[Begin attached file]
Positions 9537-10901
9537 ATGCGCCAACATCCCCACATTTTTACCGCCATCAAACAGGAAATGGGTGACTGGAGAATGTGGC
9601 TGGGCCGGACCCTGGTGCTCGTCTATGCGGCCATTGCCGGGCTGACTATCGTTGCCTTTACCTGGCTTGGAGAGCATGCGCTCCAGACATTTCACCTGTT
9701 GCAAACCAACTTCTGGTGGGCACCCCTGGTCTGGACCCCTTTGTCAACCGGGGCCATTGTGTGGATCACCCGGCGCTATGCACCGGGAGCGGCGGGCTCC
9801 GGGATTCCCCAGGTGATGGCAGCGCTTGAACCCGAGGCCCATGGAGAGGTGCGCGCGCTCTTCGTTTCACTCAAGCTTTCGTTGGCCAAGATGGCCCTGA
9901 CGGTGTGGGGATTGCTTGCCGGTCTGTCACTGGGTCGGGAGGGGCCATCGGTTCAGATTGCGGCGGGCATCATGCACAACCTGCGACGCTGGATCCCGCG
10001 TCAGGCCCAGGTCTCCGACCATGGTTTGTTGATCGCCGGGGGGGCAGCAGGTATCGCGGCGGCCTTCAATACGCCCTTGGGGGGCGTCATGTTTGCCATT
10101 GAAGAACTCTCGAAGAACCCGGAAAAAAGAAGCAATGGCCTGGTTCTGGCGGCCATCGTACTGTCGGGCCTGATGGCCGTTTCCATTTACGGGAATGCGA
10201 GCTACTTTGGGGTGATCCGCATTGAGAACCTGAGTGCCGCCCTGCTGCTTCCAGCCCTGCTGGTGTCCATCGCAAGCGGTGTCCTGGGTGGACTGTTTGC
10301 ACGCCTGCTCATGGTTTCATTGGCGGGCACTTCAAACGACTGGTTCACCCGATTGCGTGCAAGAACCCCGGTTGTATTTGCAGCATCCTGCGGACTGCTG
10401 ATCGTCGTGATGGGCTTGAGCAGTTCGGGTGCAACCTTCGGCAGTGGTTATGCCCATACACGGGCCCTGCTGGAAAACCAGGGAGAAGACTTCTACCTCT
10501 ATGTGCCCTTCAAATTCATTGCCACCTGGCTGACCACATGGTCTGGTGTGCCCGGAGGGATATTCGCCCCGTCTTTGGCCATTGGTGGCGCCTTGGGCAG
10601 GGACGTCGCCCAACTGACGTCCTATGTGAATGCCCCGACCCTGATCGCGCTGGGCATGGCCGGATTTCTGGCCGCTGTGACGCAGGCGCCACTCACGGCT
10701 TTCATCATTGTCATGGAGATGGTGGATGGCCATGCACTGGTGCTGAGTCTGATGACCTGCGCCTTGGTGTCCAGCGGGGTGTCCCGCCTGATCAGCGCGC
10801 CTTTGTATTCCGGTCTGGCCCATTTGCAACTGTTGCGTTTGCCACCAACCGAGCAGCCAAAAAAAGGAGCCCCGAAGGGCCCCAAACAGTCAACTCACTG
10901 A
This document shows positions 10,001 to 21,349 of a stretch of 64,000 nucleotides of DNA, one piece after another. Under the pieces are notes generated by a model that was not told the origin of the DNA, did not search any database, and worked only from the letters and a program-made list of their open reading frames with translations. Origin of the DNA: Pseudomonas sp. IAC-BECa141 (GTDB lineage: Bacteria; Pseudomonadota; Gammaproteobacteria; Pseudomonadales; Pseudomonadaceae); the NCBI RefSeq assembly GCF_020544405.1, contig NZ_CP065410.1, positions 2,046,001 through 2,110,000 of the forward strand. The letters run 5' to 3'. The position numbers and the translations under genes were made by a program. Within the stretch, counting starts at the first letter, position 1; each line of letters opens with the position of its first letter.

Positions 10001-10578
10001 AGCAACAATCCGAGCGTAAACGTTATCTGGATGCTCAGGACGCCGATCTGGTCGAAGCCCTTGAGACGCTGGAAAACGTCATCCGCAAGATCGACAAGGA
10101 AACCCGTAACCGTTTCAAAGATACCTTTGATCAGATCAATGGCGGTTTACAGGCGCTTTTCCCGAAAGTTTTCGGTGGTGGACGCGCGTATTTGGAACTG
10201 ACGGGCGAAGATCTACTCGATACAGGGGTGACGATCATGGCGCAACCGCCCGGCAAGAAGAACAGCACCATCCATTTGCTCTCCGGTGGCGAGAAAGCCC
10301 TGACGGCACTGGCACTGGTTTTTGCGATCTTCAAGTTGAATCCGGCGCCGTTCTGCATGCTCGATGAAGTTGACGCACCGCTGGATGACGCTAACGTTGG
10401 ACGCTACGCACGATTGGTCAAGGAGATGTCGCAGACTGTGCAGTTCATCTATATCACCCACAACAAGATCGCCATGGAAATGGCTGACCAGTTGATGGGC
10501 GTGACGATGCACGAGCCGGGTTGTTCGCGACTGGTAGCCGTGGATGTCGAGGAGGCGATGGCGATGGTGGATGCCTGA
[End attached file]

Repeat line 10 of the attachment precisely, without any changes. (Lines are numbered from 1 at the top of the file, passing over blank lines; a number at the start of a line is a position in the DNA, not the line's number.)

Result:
10301 ACGCCTGCTCATGGTTTCATTGGCGGGCACTTCAAACGACTGGTTCACCCGATTGCGTGCAAGAACCCCGGTTGTATTTGCAGCATCCTGCGGACTGCTG